In the past decade, it appears the world is becoming exponentially more extreme, especially environmentally. Regardless of climate, work still needs to get done, and mobile hydraulic machinery exists to get that work done, no matter how extreme.

Although straight off the factory floor not every piece of mobile machinery is manufactured to operate in desert and arctic climes, they can be optioned to work very well in either.

Let’s consider cold weather. The first step is choosing the appropriate fluid. Standard, single-grade hydraulic oil wouldn’t work in zero-degree weather, because it would waste huge energy just to convey itself around the circuit. Even a typical, high-quality synthetic fluid with an excellent viscosity index just won’t do in a severe cold. No, you need arctic grade oil. Arctic oil starts with a low viscosity synthetic base, typically 15-20 cSt, which itself is good for very cold temperatures. However, the oil also warms itself up simply by operating, creating heat from the pressure drop of moving the fluid and the internal leakage of pumps, motors and valves.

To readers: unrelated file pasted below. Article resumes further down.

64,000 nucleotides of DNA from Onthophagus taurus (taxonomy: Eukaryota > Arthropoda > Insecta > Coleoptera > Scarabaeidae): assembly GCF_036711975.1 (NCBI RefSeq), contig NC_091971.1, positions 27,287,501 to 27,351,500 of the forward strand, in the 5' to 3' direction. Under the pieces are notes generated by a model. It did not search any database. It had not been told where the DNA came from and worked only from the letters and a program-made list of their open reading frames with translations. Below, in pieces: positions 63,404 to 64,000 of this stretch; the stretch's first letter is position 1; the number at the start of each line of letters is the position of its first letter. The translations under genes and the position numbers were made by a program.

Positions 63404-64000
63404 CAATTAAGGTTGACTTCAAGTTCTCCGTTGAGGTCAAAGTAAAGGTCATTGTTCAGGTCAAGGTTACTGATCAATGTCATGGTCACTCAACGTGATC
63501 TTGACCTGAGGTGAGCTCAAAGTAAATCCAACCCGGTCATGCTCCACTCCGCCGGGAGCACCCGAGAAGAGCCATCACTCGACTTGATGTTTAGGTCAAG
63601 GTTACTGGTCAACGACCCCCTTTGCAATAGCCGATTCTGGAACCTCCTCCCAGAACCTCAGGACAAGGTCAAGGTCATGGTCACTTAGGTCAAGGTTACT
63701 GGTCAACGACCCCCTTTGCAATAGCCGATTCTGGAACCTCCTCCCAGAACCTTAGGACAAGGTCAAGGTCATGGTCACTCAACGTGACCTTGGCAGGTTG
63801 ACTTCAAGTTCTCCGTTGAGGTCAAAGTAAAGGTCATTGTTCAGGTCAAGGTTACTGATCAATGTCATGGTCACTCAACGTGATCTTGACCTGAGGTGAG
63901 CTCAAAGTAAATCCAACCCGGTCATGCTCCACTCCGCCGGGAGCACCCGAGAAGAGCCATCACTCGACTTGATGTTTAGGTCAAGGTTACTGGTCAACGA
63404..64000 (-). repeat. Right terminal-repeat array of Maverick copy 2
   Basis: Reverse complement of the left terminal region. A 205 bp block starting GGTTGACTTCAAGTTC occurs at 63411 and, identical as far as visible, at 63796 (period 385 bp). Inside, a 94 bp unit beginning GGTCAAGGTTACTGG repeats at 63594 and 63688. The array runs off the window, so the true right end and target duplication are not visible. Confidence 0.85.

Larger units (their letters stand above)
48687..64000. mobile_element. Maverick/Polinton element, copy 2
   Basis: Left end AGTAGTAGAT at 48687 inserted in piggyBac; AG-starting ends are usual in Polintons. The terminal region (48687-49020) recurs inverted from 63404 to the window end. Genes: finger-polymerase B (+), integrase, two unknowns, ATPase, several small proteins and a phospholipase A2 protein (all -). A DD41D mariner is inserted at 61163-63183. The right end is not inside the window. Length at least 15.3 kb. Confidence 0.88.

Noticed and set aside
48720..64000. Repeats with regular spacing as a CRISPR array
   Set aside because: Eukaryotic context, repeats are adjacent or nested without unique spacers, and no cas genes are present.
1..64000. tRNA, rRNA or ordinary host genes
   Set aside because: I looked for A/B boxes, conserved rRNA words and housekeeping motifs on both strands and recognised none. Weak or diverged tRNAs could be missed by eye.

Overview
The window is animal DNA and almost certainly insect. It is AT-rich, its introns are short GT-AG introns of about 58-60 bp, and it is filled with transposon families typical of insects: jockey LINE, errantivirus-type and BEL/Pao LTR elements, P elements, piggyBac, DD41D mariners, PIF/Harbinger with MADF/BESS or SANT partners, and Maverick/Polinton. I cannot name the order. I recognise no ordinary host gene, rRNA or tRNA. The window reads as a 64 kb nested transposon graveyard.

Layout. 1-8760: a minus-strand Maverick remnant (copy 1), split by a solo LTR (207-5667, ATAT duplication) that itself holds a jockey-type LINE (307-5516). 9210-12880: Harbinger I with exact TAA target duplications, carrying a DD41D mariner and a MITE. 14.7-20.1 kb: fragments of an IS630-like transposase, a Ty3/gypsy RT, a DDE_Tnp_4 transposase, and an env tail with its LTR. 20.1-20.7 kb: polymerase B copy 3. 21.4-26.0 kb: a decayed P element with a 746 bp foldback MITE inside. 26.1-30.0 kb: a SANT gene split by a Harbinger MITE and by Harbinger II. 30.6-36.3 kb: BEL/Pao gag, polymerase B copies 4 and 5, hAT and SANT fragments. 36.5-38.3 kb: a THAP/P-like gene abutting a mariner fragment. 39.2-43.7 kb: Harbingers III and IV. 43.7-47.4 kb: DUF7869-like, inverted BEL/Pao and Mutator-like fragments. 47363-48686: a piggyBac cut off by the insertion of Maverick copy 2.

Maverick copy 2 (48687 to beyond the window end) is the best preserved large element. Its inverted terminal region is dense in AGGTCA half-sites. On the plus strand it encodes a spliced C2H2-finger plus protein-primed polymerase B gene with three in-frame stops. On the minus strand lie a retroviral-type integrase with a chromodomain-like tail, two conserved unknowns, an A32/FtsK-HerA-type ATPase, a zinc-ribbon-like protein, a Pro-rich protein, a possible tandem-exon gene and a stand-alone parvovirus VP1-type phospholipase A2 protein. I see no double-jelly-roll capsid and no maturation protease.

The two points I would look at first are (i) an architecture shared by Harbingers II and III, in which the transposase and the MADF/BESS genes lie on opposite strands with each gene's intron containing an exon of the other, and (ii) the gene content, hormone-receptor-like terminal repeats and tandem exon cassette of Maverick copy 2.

Thanks to this characteristic, hydraulic machinery trumps nearly every other mechanical form of power transmission when it comes to working in extreme environments. Moreover, to combat a loss of lubrication related to low viscosity, arctic oils are also heavily modified with viscosity index improvers, preventing the hydraulic oil from getting too thin under operating conditions.

With hot temperature, limiting the contribution to viscosity breakdown through heat is the primary goal; choosing an efficient circuit and efficient components is fundamental, because any fluid lost at pressure is converted to pure heat, which itself can be much higher than ambient temperatures. In this case, load sensing is an important tool, because it provides only enough pressure and flow demanded by the load at each actuator. Although some energy is still wasted, it’s negligible, and more or less just what’s required to move fluid through the system.

Finally, mobile machines can run thicker viscosity multi-weight oils, which as opposed to arctic oils, are designed to better maintain their viscosity.

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